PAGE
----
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Managing Malignant Pleural Effusions: Tunneled Pleural Catheter

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A tunneled pleural catheter is an excellent way to manage the symptoms of a recurrent malignant pleural effusion. Dr. Jed Gorden describes how it is placed and how it works.

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So we’re talking today about pleural fluid — fluid that resides around the lung, in-between this space that we’re calling the double plastic bag. But what we’re talking about is the evolution from symptoms associated with pleural fluid, to diagnosis of the pleural fluid, to, now, how do we manage it long-term, because my goal for you is that you recognize that you have options for independence, and independent living despite the fact that the fluid may be building up.

So what I’m going to talk to you about right now is called tunneled pleural catheters. Tunneled pleural catheters is a generic name, it is not like what you typically think about when drains are placed in the chest, and I want to sort of dispel that myth right up front, because often times when people are told, “well, we’re going to put a drain in,” people think about people that they’ve known who’ve had operations and have drains hanging out, and constant drainage. What I’m talking about is something that is designed that only you and your loved ones will have to know about, things that can allow you to go back to work, to enjoy sports and travel — things that really give you independence.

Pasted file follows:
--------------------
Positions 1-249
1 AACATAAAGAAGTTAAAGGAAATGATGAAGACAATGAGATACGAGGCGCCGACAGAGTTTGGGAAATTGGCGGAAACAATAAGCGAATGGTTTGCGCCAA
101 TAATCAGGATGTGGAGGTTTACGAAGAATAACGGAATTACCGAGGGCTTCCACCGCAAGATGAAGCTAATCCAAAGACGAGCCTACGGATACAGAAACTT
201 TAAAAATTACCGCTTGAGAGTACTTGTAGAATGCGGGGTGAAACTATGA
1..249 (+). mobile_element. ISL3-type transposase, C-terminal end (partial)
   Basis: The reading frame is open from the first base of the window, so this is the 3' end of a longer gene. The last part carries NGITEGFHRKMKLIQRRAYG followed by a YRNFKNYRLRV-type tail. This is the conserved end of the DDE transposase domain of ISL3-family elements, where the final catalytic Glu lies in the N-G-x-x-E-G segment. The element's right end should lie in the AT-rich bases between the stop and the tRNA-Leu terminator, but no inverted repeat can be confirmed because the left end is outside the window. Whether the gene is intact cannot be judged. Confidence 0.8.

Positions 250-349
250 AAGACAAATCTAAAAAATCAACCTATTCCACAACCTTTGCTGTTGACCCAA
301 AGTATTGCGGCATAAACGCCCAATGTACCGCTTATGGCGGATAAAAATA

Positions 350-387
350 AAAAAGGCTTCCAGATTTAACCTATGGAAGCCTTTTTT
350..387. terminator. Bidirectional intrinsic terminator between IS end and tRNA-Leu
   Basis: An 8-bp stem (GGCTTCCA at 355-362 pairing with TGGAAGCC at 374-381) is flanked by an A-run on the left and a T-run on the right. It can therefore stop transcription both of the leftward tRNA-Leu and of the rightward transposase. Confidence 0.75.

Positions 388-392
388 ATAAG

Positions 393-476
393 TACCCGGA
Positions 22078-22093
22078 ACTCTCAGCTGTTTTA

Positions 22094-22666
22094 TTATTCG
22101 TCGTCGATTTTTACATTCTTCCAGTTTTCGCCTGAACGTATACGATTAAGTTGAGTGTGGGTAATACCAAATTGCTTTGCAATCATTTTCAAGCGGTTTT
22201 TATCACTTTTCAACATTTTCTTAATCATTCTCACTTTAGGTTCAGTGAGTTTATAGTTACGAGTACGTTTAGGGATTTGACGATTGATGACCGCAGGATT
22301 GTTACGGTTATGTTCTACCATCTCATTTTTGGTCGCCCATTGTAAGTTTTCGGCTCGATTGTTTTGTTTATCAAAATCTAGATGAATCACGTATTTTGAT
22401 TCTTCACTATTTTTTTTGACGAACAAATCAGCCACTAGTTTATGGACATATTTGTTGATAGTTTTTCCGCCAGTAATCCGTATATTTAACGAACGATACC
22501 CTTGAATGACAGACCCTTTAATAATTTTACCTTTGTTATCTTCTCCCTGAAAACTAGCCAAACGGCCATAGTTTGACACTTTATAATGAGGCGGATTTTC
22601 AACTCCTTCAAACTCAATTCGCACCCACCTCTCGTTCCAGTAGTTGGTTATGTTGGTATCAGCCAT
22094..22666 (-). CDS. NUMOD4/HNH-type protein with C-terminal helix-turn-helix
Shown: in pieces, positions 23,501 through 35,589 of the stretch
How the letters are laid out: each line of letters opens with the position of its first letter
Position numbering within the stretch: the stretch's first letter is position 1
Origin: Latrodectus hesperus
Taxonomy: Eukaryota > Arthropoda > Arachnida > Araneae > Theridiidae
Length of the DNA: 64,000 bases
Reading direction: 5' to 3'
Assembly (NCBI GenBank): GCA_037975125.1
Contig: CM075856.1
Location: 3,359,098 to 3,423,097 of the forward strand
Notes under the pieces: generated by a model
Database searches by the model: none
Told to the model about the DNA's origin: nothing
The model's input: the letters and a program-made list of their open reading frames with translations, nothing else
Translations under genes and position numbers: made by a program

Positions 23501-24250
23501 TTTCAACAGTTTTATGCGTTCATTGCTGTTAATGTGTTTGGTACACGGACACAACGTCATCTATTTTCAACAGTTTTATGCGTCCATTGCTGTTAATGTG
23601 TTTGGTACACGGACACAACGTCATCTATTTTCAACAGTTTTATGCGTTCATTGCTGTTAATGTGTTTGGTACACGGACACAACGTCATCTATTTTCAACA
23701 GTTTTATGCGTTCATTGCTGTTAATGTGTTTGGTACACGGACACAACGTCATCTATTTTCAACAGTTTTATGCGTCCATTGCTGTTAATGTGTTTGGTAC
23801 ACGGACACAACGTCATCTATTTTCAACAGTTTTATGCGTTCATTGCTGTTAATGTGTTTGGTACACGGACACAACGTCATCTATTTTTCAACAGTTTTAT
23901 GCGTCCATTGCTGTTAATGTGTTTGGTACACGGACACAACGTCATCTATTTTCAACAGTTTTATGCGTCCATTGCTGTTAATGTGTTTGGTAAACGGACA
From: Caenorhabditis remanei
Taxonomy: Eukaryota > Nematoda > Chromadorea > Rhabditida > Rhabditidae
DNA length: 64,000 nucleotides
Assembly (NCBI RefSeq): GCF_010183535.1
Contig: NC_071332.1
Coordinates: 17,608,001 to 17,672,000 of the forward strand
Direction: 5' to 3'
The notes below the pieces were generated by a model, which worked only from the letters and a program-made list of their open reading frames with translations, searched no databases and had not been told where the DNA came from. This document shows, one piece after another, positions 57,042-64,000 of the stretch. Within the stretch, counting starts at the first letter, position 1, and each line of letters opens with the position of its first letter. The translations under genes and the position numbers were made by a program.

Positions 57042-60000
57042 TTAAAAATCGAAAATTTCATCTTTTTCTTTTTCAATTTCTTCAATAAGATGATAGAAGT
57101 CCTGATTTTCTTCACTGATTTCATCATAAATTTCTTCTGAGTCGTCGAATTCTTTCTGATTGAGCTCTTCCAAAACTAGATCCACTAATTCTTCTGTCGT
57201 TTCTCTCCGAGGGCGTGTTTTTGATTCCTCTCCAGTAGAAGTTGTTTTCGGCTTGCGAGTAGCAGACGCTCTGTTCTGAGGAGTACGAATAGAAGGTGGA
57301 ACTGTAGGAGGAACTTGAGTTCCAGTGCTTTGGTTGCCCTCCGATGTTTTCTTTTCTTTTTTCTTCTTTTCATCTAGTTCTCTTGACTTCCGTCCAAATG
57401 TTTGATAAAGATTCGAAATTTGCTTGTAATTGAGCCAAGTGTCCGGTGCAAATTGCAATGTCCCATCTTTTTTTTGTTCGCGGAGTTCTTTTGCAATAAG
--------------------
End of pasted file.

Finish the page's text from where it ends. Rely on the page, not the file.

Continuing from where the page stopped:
So what are these tunneled pleural catheters? They fall under many brand names, and depending on who your practitioner is, you may find that they may use something called PleurX, or they may use something called Aspira, or they may use something called Rockets (Rocket Medical) — they’re just different names all for the same thing. These are all devices that allow you to go home and manage your pleural fluid on your own. So, these are catheters that are typically placed in your side. We already know, when we put them in, a couple of really important things: number one, that you have pleural fluid, number two, that that pleural fluid comes back, and that unfortunately, that we can only temporarily relieve the symptoms, because until we have better treatments, at this time it is something that’s going to cause you symptoms, and that when you drain it, you get relief of those symptoms. So, that’s the triad that’s really important — that you have fluid, that the fluid recurs, and that if that fluid is drained, you get relief of your symptoms. If that triad is present, we need to come up with a system for you to live independently at home, and a common system that we use right now is placed in the side, and it’s the tunneled pleural catheter. 

Typically these are placed in a sterile environment to minimize the risk of infection. We place them by ultrasound guidance, again, a safe way to identify the structures. We typically place them with you under a little bit of sedation — something to just take the edge off so you’re not aware of the surroundings. We instill a lot of local medications; typically we’ll put your arm behind your head and ultrasound in this plane right here on your side. The reason that we go into the side is because we don’t want you to have something in your back that does not allow you to lay in your bed, or sit on a chair, or drive a car and have pressure. We typically find that people have much more freedom when their side has a catheter and not their back. 

The catheter is tunneled, just like the name says. That means that it goes under the skin, and then into the pleural space here on the side. There are specific advantages of that — that allows you to be at home with it, it minimizes the risk of infection, and it minimizes the catheter’s being dislodged, and it allows it to be more comfortably placed in the side pocket here. So, one end of this catheter is sitting within that fluid that’s in the chest — it’s in the plastic bag.